New Castle County kicked off its 2020 census efforts Wednesday with a job fair at the Rt. 9 Library.
The U.S. Census Bureau is hiring between 1,500 and 2,000 full- and part-time temporary positions in New Castle County to work on the 2020 census. At Wednesday's job fair, U.S. Census Bureau representatives helped residents fill out job applications for positions as local census managers, listers or enumerators.
Devon Reed is a partnership specialist with the U.S. Census Bureau. She says the census count determines funding for programs like WIC, school lunches and housing choice vouchers. “We need to get an accurate count so that we know how many people are using these services, so we can continue to have the right amount of services for people who need them," she said.
According to County officials, an undercount of 8,979 Delawareans in 2010 caused the state to lose around $14 million in federal funding each year since then.
Reed says community census workers are necessary for an accurate count. “We need people in the community to speak to how important the census is and to go to those places where they’ll be able to say, they didn’t do their census, I know they didn't. Let me knock on these doors and make sure that they’re good,” said Reed.
“Me being a census or a government employee, I can talk about how important the census is until I’m blue in the face," she added. “But someone in your community telling you that it’s important carries a whole ‘nother level of importance.”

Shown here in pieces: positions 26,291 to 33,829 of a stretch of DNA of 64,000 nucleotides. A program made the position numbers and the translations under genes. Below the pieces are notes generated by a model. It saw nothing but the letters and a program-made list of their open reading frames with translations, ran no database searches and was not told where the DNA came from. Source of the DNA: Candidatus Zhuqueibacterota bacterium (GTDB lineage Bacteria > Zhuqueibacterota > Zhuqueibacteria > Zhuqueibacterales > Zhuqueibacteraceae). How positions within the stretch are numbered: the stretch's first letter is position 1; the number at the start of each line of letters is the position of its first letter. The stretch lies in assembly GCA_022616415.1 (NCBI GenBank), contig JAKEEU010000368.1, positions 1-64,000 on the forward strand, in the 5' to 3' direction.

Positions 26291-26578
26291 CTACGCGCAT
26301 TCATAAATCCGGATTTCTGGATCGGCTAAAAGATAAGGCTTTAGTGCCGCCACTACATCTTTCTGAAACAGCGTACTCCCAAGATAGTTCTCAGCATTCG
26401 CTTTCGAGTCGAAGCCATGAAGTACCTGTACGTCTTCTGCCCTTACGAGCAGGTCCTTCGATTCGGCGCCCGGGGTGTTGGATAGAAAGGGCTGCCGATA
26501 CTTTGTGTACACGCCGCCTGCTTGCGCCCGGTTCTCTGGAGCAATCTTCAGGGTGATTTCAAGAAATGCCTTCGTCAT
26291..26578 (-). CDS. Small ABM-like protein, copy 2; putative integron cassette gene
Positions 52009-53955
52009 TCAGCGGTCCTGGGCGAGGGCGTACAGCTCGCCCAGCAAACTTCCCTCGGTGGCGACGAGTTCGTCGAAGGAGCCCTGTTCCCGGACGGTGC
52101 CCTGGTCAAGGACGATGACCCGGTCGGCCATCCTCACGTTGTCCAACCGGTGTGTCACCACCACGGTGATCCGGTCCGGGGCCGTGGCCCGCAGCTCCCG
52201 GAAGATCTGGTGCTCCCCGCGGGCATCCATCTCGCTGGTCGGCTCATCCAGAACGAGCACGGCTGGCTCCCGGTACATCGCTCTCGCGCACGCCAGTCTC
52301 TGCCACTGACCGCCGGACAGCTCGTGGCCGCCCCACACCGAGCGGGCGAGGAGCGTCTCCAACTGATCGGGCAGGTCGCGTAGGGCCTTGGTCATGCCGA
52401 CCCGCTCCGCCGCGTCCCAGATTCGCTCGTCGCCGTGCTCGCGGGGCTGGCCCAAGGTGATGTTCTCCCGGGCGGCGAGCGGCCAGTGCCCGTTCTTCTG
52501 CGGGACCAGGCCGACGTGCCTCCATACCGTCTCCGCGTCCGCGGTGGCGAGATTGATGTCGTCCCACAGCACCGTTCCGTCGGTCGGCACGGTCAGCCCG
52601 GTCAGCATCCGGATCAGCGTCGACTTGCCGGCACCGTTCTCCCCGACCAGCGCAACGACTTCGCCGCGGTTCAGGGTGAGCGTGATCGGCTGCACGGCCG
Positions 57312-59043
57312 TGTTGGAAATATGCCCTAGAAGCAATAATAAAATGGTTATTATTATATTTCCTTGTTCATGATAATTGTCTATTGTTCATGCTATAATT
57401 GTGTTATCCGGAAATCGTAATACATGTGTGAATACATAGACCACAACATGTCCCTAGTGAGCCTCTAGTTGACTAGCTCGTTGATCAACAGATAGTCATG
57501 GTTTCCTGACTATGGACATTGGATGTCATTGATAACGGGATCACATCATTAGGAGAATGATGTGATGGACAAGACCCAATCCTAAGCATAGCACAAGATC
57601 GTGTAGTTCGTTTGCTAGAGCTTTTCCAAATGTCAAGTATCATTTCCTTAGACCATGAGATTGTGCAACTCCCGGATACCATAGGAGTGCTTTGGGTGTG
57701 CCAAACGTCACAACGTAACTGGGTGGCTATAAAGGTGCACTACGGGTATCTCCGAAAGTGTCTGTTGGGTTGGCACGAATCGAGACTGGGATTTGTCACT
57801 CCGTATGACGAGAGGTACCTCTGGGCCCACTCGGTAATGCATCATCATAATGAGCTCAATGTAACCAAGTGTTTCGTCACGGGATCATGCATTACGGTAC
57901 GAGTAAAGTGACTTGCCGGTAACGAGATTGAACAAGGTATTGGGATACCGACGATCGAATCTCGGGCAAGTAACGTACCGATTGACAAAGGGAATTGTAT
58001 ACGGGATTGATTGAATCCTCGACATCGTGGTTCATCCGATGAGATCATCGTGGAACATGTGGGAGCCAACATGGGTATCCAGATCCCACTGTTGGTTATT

Dora Williams, a resident of Rose Hill Gardens on the Rt. 9 Corridor, applied to work for the census at the job fair. She says she wants to work specifically in her own community, where she has experience surveying for the New Castle Prevention Coalition.
“I have a rapport with my community,” said Williams. “I think there’s a trust.”
The County also launched its “Commit 2B Counted” outreach campaign Wednesday.
County Executive Matt Meyer says the County is committed to counting all residents. “There’s a situation right now in this country where people are trying to intentionally undercount certain populations,” said Meyer.
He says the County will focus its outreach efforts on traditionally undercounted communities — people of color, children under the age of 5, non-English-speaking people and college students.